Content ID

334424

Soybean imports forecast at two-year low crimp China's ailing hog feed makers

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China Oct. soybean imports seen near 5 mln T, lowest in 2 years

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Lower soybean imports to curb meal supplies, hitting feed makers

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Soybean purchases seen rebounding in Nov., Dec. to 18-20 mln T

By Naveen Thukral and Dominique Patton

SINGAPORE/BEIJING, Oct 6 (Reuters) - China's soybean imports are likely to drop to their lowest in more than two years this month, adding to tight supplies of the key animal feed ingredient soymeal and exacerbating the problems of the country's hog feed manufacturers.

Soybean arrivals in China, the world's biggest importer, are estimated to be around or slightly below 5 million tonnes in October, according to two traders and Ole Houe, director of advisory services at agriculture brokerage IKON Commodities in Sydney. Imports of 5 million would be the lowest since March 2020. <CNC-SOY-IMP>

Soybeans are crushed to make cooking oil and soymeal, a protein rich raw material used for animal feed. Chinese soymeal prices are expected to trade near record highs as feed makers, already grappling with negative profit margins, struggle to find supplies to meet demand, said two Singapore-based soybean traders.

"Crush margins have been in negative territory for several months which is resulting in lower imports," said IKON Commodities' Houe.

Lower Chinese soybean imports may weigh on benchmark futures in Chicago at a time of overall rising food commodity prices, but the record soymeal will likely translate to higher prices for pork, the favoured meat in China. Hog prices <JCI-HOG-GDONG> have climbed more than 40% since March.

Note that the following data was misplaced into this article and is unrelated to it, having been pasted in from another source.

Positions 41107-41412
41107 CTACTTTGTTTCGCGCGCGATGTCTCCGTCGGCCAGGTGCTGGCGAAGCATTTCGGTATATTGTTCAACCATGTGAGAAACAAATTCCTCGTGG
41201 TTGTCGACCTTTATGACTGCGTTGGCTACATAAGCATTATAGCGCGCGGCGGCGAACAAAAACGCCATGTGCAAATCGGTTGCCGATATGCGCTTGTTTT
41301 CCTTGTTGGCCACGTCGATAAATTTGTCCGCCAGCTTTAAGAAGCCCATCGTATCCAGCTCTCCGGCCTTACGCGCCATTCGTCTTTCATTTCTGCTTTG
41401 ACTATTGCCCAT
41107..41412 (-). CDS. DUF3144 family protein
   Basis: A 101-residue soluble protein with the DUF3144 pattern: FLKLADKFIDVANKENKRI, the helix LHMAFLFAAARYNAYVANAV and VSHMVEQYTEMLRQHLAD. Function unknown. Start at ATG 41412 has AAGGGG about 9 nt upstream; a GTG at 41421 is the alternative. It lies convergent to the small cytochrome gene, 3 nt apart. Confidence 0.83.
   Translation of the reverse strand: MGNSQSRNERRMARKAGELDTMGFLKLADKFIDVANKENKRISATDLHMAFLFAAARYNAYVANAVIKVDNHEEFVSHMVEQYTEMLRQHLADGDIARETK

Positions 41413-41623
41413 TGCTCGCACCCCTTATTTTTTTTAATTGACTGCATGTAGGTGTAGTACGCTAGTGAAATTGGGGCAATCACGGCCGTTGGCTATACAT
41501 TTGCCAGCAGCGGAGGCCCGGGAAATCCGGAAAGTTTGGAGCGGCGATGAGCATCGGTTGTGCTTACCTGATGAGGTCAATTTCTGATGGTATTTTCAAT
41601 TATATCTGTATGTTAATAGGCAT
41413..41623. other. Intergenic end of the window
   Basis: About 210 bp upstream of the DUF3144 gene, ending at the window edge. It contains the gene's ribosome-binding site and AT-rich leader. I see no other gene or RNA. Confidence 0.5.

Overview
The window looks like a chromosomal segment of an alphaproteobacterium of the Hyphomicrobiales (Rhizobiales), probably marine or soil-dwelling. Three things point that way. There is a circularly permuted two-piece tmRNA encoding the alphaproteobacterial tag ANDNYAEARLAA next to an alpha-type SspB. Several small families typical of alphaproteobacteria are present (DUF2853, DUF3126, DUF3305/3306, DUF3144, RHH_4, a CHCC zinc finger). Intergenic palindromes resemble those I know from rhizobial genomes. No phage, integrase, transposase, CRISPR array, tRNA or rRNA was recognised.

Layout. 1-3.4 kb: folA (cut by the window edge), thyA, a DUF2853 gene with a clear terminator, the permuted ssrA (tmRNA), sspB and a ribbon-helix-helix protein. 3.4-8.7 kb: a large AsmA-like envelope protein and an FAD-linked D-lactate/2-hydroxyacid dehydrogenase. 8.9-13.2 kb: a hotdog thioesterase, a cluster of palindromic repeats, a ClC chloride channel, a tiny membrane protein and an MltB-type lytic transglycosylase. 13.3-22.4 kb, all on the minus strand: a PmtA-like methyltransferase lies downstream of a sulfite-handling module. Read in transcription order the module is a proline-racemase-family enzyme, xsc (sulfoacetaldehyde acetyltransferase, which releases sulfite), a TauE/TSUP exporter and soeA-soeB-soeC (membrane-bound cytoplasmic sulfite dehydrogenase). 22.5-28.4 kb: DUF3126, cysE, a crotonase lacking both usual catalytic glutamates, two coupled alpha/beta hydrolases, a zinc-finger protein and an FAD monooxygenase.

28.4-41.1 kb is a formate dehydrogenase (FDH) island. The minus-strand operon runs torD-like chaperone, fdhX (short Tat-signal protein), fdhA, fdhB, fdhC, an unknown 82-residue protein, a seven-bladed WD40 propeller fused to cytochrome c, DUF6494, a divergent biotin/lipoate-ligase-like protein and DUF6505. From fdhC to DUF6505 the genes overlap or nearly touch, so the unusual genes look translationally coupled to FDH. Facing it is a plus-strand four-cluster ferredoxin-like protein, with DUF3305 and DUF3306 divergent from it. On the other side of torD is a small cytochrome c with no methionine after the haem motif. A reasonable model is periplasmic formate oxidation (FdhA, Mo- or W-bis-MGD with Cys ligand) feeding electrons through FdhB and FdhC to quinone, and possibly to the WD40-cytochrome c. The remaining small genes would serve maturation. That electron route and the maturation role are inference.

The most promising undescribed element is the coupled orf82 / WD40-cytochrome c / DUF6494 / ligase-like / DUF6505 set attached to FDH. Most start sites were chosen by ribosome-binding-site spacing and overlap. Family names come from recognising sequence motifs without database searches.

Cash soymeal prices rose to a record of 5,600 yuan ($787.24) a tonne in northwestern China's city of Xi'an <JCI-SBM-XIAN> at the end of September, according to Shanghai JC Intelligence Co Ltd (JCI).

"A bulk of the soymeal to be produced in October and November has already been sold out," said one of the Singapore-based traders, who works for an international company which owns processing units in China. "Feed manufacturing companies which delayed purchases are now suffering as they have to pay very high prices."

China's soybean imports have declined in recent months, discouraged by poor processing margins, which have been negative much of the time since mid-April. Crushers in the key processing hub of Rizhao were losing more than 86 yuan for each tonne of soybeans as of Sept. 30. <CNSOY-RZO-MRG>

The country's soybean imports are estimated to have slid to 5 million tonnes in September and fell almost 25% in August from a year earlier, according to customs data.

"Some factories had to such down operations while other are working much below their capacity," said the second Singapore-based trader. "Typically, the industry operates at around 70% of its capacity as there is more capacity than the demand."

Feed makers have been reducing the component of soymeal used in hog feed to less than 20% from the usual around 30%, the trader said.

"This does not mean that pigs will die of hunger, it just means that the growth rate will slow down."

China accounted for around half of the world's pork consumption of 110 million tonnes in 2022, according to U.S. Department of Agriculture data. The country buys more than 60% of soybeans shipped worldwide to fatten the world's biggest pig herd.

Still, imports are expected rise later this year to replenish the soymeal shortage and as beans are harvested in the United States. China's imports in November are likely to climb to as much as 9 million tonnes and to about 10 million tonnes in December, according to estimates from JCI and the two traders. ($1 = 7.1135 Chinese yuan renminbi) (Reporting by Naveen Thukral; Editing by Christian Schmollinger)

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